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    I was born way before you and used to wear a lot of that ugly polyester....ok, don't go there, it was the style! I sewed most that I wore. I would end up breaking the ball needle before it ever got to not going through the poly. I'm sure it shredded thread and I'd change it for sure, but I remember them lasting a lot longer than my sharps do. I don't break as many now, but every once in awhile I forget to let the machine pull the fabric and I'll pop one.

    Give those girls a hug from and Aunt Sharon and tell them to give you two each. Hugs

  16. #16
    Baywatch quilter's Avatar
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    Never thought about it... is this a trick question? LOL... but I think that they probably do...or get bent. Ialways change needles frequently... no matter what. :shock:

  17. #17
    Super Member mrspete's Avatar
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    Two good things about our poly in those days, it never faded and it wasn't linty, other wise, glad those days are yesteryear.

  18. #18
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    Quote Originally Posted by mrspete
    I think it was a good question. I've never used any. And, I only know the usual and normal stuff. I need a course in what kind of fabric and needles go together and details like that. Maybe a couple more ounces of smarts to put it all together !

  19. #19
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    Quote Originally Posted by mrspete
    Two good things about our poly in those days, it never faded and it wasn't linty, other wise, glad those days are yesteryear.
    Go to www.FaveCrafts.com. They have a downloadable booklet of Sewing for Beginners and it has lots of information about needles, etc. Have fun and it is free. They have pateerns, crafts, knitting, crocheting, etc. you name it . ALL FREE http://www.favecrafts.com/master_ima...ners-eBook.pdf

  20. #20
    Honey's Avatar
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    When used to long, the ball can come off a ball point needle. That can cause real problems with the way your machine sews. I was told by several different people that you should change your needle with each project. They said it was like pounding a well with a dull point. Your machine has to work harder and harder to drive the needle through the fabric. Eventually it will cause parts of your machine to wear out. I figure a new needle is a whole lot less expensive than a new part for my machine.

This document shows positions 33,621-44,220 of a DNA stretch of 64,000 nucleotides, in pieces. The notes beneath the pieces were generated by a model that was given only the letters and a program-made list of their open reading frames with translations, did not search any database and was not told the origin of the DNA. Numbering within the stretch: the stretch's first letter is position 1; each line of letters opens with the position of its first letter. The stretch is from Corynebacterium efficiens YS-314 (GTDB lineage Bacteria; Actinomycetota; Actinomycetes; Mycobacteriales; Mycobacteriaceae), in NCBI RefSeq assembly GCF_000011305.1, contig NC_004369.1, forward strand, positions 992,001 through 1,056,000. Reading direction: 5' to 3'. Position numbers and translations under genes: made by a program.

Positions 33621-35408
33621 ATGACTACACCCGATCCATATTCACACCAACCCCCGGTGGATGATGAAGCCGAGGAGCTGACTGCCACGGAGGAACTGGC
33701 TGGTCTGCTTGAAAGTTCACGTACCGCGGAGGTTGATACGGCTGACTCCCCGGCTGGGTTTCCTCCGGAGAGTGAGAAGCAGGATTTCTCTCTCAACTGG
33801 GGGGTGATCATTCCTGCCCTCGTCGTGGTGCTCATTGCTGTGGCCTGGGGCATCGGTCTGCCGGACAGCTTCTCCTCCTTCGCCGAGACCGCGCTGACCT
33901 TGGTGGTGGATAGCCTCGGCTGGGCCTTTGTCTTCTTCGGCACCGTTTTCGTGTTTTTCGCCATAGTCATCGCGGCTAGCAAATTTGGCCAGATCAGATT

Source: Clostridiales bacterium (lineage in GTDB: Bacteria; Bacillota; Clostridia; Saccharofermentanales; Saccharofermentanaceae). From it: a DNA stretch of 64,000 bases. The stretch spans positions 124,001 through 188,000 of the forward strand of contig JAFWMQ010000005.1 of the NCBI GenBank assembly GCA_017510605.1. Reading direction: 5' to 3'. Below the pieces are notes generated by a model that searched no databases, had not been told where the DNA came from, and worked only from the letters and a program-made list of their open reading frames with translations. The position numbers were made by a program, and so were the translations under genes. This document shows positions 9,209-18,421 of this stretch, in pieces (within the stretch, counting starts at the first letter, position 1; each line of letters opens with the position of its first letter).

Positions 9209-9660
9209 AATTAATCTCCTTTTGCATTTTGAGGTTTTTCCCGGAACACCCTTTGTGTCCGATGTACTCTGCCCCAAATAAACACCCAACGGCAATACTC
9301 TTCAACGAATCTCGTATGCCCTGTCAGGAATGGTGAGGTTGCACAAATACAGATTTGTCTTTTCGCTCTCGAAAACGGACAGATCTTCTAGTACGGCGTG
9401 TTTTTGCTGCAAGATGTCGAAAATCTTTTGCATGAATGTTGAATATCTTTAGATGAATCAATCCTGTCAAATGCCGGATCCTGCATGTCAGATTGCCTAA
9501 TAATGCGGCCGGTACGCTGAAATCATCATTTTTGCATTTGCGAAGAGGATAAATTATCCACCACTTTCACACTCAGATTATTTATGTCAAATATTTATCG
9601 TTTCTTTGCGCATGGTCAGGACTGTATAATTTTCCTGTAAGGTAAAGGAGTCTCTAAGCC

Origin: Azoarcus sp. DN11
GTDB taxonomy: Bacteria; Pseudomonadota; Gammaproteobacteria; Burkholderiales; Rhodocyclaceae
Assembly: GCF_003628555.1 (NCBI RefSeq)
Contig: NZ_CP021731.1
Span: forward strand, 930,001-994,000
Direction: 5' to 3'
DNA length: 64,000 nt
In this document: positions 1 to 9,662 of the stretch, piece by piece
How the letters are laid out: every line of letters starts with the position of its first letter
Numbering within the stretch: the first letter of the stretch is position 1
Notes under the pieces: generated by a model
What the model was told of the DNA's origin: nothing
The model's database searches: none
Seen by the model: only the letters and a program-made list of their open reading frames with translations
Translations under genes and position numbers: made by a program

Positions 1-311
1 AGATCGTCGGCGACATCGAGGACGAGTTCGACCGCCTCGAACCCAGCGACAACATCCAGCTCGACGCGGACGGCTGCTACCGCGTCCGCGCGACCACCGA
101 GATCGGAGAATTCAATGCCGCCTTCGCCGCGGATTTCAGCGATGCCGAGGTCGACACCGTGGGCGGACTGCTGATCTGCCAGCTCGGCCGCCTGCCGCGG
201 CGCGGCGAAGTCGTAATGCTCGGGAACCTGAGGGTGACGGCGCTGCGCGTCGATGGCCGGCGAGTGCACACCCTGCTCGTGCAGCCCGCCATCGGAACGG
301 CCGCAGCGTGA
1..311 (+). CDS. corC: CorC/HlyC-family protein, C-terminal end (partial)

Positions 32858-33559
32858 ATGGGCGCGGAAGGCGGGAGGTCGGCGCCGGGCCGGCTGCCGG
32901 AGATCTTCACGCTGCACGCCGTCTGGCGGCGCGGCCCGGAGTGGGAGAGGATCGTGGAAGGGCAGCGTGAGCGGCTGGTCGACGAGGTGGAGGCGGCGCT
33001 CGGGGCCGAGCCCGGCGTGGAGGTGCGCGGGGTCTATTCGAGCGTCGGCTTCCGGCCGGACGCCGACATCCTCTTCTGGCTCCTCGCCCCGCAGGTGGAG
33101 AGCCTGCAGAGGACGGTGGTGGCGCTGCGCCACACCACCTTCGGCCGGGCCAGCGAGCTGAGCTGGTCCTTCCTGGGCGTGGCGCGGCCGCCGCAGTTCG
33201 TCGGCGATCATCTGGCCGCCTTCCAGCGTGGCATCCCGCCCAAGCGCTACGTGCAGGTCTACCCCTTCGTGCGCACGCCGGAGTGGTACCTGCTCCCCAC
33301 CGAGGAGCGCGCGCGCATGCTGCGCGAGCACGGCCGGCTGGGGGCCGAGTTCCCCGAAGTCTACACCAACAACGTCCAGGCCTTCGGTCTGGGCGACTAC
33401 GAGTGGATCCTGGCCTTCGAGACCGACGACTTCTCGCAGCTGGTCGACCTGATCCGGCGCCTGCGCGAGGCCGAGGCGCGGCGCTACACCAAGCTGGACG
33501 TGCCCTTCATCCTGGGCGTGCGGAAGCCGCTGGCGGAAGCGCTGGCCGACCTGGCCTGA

21. #21
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    your right Honey, i change my needle after every project too..

  22. #22
    Super Member butterflywing's Avatar
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    they can get scratched and cause pulls.

  23. #23
    Super Member fireworkslover's Avatar
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    Quote Originally Posted by sewjoyce
    I use a ball point needle when doing machine embroidery on sweatshirts and t-shirts. I don't know if they get "dull" but after a couple of projects, the thread will start to "shred" -- a good sign that I need to change needles :lol:
    Yes, needles get dull or slightly bent. The first thing to do if your stitching isn't right is to check your threading on your machine and then to change your needle. If the thread is fraying, perhaps your needle isn't inserted in it's position perfectly or you need a larger needle size. I remember when I first got my sewing machine, the dealer told me to change my needle after 3 hours of sewing with it. Also, if when sewing you start to hear sort of a "plunking" noise instead of no noise, that's another indication you need a new needle.

  24. #24
    Super Member Quilt Mom's Avatar
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    Lots of good information here. Thanks for the website link!

  25. #25
    Super Member jbsstrawberry's Avatar
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    Good answers!!! I will indeed make sure to check for drag, bending etc.
    Mimisharon knows what all the poly/dbl.knit sewing is all about. Yes, I'm still working on those blankets. My time schedule got away from me due to some illness and a stay in the hospital.

    So far, I've done several blankets 30 , 9 patches each (15 front 15 back) all of poly/dbl knit and no problems with the needle (now knocking on wood). Thanks for the web site, I'll check that out. Not a beginner sewer/seamstress, still kinda a newbie quilter though. But, there's always something new to learn while reading, even if it's a refresher.

    Terri, nice being able to post every now and again too!! I sure missed everyone!